In just about every religion, there’s some dogma that says that at the end of your life you have to account for yourself.
The Jews and the Catholics might take this the furthest. They believe that all of it counts – everything you did and said and even thought. And on Judgment Day, it’s all played back to you and you have to answer for it.
What else can you say to that except: “Damn!”
Just take the simple matter of saying something stupid. Who hasn’t done that? Who hasn’t been angry and blurted out something ill-advised? Who hasn’t been fooling around and taken it too far?
As for us, we can live with what we’ve done in life. Yeah, we’ve made some mistakes, but we’ve basically toed the line. No crimes. Nothing egregious in terms of our actual conduct, but our words? Damn, if every dumb thing we ever uttered was put out there minus the overall context, we’d look like, at best, asses. The off-color comments, and jokes and quips – it goes beyond simply being insensitive. There have been times, in the company of other irreverent people, when we’ve mocked the very concept of sensitivity. Think of the Clint Eastwood character in Gran Torino – now multiply that by ten.
Gulp. We’re going to hell. For sure.
This odd personal reflection on our part is our way of recommending David Grandeau for head of the state’s public integrity agency.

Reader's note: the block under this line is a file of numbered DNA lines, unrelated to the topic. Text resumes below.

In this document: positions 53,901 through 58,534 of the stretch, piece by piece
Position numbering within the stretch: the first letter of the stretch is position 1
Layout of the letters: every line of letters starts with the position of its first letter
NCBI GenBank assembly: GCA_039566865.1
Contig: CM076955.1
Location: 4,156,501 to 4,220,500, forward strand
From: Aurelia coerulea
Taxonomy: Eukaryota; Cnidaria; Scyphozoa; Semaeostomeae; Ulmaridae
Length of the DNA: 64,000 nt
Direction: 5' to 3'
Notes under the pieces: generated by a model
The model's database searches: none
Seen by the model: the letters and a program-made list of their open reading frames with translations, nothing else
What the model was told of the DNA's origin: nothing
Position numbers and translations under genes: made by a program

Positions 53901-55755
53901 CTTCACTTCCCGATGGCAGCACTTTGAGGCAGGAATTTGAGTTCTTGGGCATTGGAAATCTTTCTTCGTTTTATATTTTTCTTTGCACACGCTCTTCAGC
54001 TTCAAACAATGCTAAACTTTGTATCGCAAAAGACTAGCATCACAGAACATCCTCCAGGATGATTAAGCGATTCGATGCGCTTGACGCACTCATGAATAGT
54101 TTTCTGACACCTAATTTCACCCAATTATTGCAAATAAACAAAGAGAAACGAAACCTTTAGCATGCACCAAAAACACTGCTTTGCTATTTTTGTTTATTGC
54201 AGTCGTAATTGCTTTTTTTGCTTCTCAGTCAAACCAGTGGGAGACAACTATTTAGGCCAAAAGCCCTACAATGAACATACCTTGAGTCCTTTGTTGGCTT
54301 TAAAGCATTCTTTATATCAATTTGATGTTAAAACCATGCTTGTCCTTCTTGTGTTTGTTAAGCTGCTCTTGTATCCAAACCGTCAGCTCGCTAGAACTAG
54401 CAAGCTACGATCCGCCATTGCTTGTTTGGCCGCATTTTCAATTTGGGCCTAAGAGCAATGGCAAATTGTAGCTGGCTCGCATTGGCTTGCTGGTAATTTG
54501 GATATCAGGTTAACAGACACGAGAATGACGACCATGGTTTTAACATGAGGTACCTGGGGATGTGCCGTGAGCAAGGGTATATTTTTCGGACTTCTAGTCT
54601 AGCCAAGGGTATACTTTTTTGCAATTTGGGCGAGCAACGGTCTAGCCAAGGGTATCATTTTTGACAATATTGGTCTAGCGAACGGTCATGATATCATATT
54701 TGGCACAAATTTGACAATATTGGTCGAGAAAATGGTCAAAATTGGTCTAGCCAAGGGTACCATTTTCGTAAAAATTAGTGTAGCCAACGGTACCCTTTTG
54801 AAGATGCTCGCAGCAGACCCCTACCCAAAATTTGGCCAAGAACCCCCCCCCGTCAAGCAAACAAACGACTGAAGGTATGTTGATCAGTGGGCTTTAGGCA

Grandeau is the only guy we think can do the job in the way it needs to be done. But before we get to what that means, you have to get over of this small, insignificant hurdle: If – Supreme Being-like – you insist on holding Grandeau to account for every crazy thing he’s ever said, well then forget it. He’s hell bound.
But if you can separate yourselves from the notion that you’re only as good as what you’ve said in your most flippant moment, then you’ll see that Grandeau is the best person for the job.
First and foremost, he’s nobody’s stooge, toady or crony. And isn’t that the imperative? Isn’t it?
Second, he doesn’t want the damn job. He’s not trying to burnish his resume or impress anyone. In fact, he’s the anti-careerist. Just read his crazy blog in which he parodies everyone in town. (Every once in a while, when we’re feeling like we might be getting a little too edgy and weird in our blog, we just dial up his blog and it makes us feel nauseatingly conventional.)
And on the matter of his crazy blog, we’ve made a crazy revelation: Perhaps the best prosecutor, the best jurist, the best person sitting in judgment of others on ethical matters is a person who at least has contemplated the other side of things.
In this regard, Grandeau, irreverent-to-the-max guy that he is, knows the crazy world of Albany from all angles and can distinguish between the appearance of a problem and a real problem.
Every New York state ethics chief since Grandeau has lacked that ability. They’ve all been grammarians who are clueless about Albany. On top of that, they’ve been pompous asses who divided the world into those who are connected to those in power and thus ethical, and everyone else.
Grandeau may be an ass, but he isn’t pompous and he doesn’t think he’s better than other people.
Most importantly, he knows that knowing influential people should mean shit when it comes to ethics.
There’s another thing he knows. We don’t need a million new laws. We need aggressive, but fair enforcement of the ones we have.